Psoriasis isn't very well understood. Current thinking is that it is caused by an auto-immune disorder, and groups of skin cells just start rapidly reproducing.

There is no cure, but the two most favoured treatments are coal tar extract and UV (ultra violet light) treatment for more intractable cases.

Coal tar extract works by slowing down the production of skin cells. Shampoos such as T-Gel or lotions such as Exorex are available without a prescription at most chemists and can be effective for many people. If your condition doesn't respond to these treatments, you can be eligible for light, or phototherapy, treatment on the NHS.

There are considerable side effects to phototherapy as the UV exposure can rapidly damage and age your skin, so do give the shampoos and lotions a good chance first.

Again, given that the condition is related to your immune system being out of whack, rubbing some herbs in your hair is honestly not going to help one bit.  

Phew. I'm glad I got that all off my chest. At least until I come across another screwy cure for dandruff ...

Rush thyself to Stone Bridge where we've got some nice hair clips, but no cure for dandruff

Monday, 9 June 2014

Headbands and Face Shape: When It All Goes Wrong

Choosing a Headband That is Flattering

Headbands are perfect for when travelling or
on holiday
Hair bands can be the perfect hair accessories to keep your hair under control if you're having a bad hair day and are particularly useful when travelling or on holiday.

However, choosing the wrong style can make your look worse rather than better.

If you've read my article about figuring out your face shape, you should be pretty confident about whether you are round, square, oval, heart-shaped or oblong.

Now you can do something with this information.

US Weekly Magazine published this article, "Hollywood Head Trips" by Paris Hilton in 2005 giving examples of celebrity hair bands gone wrong.

When you look at their face shapes, this is where they let fashion lead them astray.

Rectangle and Square Face Shape

Paris is a devoted alice band wearer and if you can see her little picture up by the headline, she pulls off her pink scarf style headband very well. Why is that? Paris has a strong rectangular face shape. The full, wide hair band creates a more round illusion around the top of her head, while the sweeping side fringe further softens her hard-edged face shape around the hairline.

Heart-Shaped Faces

Now, for some less stellar examples let's look at Madonna, shown on the far right. Madonna has a long, heart-shaped face, with more width across her brow line and a narrowing jaw. The choice of headband here isn't helpful because wearing a wide, dark band forward over her forehead just emphasizes the width. She would have done better to just wear a large sparkly hair clip, like something she has on the band already, in her fringe or on a skinny headband.

This still draws the eye up so you can see her amazing eyes, but instead we're admiring her huge forehead.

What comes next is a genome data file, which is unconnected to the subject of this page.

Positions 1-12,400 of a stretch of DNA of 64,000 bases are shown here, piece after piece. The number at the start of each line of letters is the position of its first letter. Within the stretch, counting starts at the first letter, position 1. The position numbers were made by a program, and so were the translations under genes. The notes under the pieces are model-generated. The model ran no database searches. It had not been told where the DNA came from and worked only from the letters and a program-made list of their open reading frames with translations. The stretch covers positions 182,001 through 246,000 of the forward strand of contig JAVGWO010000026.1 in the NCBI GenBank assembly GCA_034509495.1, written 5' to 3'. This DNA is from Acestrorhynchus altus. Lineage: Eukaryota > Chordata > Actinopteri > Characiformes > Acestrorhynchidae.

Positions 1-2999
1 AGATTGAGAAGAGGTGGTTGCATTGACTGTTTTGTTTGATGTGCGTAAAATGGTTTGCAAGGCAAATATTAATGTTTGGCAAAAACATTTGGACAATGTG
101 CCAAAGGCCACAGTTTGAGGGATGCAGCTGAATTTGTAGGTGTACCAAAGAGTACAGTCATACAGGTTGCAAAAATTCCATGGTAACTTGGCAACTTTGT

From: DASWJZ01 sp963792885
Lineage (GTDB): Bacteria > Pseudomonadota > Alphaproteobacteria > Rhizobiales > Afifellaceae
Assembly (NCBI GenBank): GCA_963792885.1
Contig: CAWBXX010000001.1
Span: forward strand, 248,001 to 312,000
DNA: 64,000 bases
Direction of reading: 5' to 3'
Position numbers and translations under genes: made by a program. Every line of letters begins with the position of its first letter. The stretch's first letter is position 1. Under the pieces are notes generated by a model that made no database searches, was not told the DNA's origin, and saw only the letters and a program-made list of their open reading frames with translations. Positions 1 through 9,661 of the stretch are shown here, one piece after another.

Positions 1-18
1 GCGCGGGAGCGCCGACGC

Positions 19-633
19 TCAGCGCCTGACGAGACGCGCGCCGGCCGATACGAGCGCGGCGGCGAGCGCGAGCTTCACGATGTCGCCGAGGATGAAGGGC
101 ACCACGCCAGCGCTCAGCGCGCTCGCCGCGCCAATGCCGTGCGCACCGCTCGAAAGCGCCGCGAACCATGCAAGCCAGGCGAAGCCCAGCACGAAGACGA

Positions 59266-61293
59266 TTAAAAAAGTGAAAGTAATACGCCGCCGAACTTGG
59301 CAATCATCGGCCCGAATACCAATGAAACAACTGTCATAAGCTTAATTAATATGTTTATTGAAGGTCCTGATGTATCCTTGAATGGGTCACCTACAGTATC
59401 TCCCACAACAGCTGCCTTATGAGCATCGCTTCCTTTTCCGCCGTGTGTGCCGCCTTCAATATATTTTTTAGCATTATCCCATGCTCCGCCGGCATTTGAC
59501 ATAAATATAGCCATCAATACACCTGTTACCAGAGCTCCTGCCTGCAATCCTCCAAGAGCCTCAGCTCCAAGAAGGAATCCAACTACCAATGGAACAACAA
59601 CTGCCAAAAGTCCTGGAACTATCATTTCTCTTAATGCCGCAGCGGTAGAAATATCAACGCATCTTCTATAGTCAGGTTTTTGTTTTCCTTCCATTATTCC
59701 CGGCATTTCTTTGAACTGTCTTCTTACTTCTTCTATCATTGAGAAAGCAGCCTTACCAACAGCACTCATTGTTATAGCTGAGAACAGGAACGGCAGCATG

Round Face Shape

The lady in the green top, upper left is Hilary Duff. Paris slates Hilary for choosing a sort of ethnic pattern, which is out of step with the rest of her outfit. However, how Hilary is wearing the hair band is spot on. Hilary has a round face. When she wears a hair band, I tend to see her going (rightly) for a classic one-inch width or slightly wider headband, set back from her face, usually with lots of fringe and whispy bits framing her face.

Oblong Face Shape

Next to Hilary is Jessica Simpson. The big mistake happening here is a fancy headband being worn with a detailed, high-neck dress. There is way too much detail in this combination and Jessica's face and hair cannot even be seen.

Jessica has an oblong face and should, by rights, be able to carry off an ornate headband like this. However, because she's scraped back all her hair away from her face, she just looks like an overdressed school marm. Not a normal look for Jessica! If you get rid of the dress, give a her bit of fringe and a parting, and let her show off all her thick wavy hair, this hair band would actually work.

Oval Face Shape

On the lower left you can see Jennifer Lopez, who has an oval face shape, but a high rounded hair line. Her hair is too severe in this picture and the wide band worn close to her hair line makes her look like she's about to just give her face a good scrub and get ready for bed. This style would have been much softer if some hair had been pulled forward or if she had worn a much more delicate, skinny hair band. Remember, round foreheads do not go with wide hair bands. They just show off how round you are.

To the right of Jennifer is Christina Aguilera, also with an oval face shape, but she has a more squared-off hair line. So what she's done here is actually okay (though Paris questions the choice of bright yellow, which I'd agree is a risk with bleached white hair - it can bring out an unattractive yellow in your hair and make it look unhealthy). The band is wide and sitting back from her face. The roundness introduced by the band offsets the squareness of her hairline.

A Tutorial About Scarf Style Headbands And How To Wear Them Effectively

Browse more Stone Bridge headbands